Three other factors serve to distinguish this case from Knapp. The consideration in Knapp consisted of stock of the successor corporation. Thus, some continuing link between successor and predecessor was forged. Second, the plaintiff in Knapp was "confronted with the melancholy prospect of being barred from his day in court" if the defendant had not been held liable. 506 F.2d at 368. The potential liability Nicolet seeks to escape constitutes only a minor portion of the recovery sought by plaintiffs in these products liability suits. Furthermore, other defendants appear to be potentially jointly liable for the injuries allegedly caused by K & M's defective products. Finally, the successor in Knapp acquired almost all of the assets of the predecessor. Nicolet, on the other hand, acquired only a small portion of the assets of K & M.
Continuation of the enterprise is an important factor in most of the cases expanding successor liability. See Turner v. Bituminous Casualty Co., supra. Cyr v. Offen & Co., Inc., 501 F.2d 1145 (1st Cir. 1974); but cf. Ray v. Alad Corp., supra. K & M has been fragmented to such an extent that two successor corporations shared for a time the right to use the K & M trade name. Continuity of K & M is clearly lacking.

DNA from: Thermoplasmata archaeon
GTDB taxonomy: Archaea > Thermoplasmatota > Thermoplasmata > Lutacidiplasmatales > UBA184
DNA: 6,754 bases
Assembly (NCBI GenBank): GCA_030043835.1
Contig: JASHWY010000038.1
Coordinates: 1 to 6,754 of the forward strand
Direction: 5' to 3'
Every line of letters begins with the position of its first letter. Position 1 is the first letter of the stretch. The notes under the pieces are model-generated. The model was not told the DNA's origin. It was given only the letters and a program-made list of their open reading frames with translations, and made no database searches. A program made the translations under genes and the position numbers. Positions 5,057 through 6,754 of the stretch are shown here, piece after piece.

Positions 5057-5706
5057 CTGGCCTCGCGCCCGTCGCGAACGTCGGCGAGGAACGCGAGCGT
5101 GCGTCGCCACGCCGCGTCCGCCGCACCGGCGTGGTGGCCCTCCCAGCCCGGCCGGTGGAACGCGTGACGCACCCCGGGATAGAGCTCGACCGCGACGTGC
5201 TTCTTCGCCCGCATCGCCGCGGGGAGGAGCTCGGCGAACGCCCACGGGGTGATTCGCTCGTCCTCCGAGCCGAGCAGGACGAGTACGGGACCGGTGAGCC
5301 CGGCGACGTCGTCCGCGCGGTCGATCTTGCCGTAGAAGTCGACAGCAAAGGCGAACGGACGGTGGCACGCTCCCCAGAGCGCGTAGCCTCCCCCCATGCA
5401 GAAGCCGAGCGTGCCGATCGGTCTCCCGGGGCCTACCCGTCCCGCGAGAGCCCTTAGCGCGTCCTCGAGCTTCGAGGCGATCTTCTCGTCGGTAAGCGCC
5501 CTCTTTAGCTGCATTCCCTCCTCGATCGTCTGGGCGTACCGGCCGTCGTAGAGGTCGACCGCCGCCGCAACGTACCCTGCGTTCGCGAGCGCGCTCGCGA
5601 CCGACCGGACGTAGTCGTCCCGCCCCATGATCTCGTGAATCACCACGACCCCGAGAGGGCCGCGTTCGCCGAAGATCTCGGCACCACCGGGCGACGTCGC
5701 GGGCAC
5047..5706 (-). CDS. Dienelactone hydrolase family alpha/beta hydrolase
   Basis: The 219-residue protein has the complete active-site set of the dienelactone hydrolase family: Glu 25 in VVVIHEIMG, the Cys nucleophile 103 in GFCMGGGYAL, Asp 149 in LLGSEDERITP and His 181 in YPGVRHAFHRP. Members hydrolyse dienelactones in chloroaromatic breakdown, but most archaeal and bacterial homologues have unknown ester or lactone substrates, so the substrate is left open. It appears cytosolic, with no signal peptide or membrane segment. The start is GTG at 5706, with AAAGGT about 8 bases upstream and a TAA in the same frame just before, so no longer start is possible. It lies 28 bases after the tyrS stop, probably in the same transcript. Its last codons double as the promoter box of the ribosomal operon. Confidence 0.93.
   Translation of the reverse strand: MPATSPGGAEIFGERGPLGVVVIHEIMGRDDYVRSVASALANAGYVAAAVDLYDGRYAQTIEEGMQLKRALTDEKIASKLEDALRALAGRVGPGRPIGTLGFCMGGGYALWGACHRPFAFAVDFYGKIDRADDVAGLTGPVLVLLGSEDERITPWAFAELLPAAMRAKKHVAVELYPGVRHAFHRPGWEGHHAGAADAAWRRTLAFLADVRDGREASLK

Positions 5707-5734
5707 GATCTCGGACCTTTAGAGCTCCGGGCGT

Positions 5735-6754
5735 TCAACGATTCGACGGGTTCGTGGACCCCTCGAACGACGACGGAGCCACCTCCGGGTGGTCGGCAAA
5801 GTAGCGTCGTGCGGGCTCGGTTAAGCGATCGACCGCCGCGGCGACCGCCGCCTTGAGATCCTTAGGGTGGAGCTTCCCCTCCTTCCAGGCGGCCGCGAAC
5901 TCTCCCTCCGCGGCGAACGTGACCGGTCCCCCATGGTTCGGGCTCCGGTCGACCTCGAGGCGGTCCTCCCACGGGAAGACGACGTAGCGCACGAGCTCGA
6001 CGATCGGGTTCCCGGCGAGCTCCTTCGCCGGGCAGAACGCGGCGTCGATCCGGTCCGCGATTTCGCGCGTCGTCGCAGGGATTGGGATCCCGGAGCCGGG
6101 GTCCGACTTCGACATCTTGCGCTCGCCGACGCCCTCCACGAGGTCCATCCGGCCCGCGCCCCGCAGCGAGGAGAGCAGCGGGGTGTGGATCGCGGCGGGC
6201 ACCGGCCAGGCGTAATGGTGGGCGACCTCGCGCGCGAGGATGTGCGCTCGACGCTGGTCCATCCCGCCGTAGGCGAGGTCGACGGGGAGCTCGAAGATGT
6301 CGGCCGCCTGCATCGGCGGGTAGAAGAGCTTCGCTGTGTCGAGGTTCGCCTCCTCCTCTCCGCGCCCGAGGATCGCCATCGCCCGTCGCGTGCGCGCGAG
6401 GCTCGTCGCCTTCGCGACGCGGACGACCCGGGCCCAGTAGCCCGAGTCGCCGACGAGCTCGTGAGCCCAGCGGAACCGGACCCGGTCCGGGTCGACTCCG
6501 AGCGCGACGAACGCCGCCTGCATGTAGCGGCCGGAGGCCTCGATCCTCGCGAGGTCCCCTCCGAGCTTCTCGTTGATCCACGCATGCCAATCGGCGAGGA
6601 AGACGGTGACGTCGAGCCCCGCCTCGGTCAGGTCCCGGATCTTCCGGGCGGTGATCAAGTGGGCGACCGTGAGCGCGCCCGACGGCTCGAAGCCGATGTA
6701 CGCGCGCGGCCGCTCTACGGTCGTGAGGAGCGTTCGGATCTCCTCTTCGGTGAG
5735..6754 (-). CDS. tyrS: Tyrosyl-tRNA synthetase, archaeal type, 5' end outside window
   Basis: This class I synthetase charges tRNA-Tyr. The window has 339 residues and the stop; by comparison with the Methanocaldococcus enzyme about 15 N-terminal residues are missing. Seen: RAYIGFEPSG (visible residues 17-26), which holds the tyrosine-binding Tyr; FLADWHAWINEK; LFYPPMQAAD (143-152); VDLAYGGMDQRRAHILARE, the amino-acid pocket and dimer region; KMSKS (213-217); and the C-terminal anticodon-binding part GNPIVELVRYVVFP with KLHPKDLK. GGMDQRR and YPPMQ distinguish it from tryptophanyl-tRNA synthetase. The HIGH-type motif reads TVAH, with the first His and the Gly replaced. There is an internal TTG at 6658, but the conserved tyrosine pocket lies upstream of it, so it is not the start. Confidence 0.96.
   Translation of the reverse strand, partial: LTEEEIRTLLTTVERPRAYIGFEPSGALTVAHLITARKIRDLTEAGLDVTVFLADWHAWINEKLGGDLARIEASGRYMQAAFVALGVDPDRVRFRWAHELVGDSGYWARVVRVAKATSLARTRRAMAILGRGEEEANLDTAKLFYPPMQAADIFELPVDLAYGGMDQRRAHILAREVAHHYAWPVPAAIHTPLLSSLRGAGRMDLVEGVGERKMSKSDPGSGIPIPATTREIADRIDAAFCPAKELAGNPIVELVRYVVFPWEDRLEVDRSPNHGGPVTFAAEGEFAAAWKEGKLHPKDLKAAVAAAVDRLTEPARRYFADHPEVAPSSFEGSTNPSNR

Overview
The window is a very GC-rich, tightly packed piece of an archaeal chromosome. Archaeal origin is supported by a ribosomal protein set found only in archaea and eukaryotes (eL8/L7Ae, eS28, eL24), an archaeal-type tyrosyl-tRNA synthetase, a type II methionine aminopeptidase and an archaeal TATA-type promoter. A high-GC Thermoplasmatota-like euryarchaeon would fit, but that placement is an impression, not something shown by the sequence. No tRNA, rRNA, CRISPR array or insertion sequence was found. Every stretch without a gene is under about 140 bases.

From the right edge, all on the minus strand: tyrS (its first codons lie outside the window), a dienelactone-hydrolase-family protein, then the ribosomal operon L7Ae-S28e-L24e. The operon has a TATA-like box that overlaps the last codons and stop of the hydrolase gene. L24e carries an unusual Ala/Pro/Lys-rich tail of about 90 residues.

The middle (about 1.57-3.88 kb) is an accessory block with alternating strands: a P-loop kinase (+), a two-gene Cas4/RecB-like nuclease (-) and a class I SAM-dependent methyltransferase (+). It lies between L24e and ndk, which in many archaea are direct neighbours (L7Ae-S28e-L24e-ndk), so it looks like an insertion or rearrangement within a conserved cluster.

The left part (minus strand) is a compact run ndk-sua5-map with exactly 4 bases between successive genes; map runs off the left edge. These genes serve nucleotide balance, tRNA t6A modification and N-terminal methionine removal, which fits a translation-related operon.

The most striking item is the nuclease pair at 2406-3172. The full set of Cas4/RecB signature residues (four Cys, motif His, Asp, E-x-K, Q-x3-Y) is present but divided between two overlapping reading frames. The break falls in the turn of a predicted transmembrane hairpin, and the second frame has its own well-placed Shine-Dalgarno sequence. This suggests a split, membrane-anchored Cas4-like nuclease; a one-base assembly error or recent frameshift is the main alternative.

Nicolet did acquire substantially all of the assets of the division responsible for the allegedly defective products. However, this factor should not be considered significant. Had the other divisions of K & M continued to function, as they certainly could have done, clearly K & M rather than Nicolet would be liable for its defective products. Given the fact that liability would have rested upon the entire corporate structure of K & M, there is no reason to hold Nicolet solely responsible because of the purchase of one fragment of K & M while not holding liable other successor corporations, which acquired other fragments.
For the foregoing reasons, it is ORDERED that Nicolet's motion for partial summary judgment be, and the same hereby is, granted.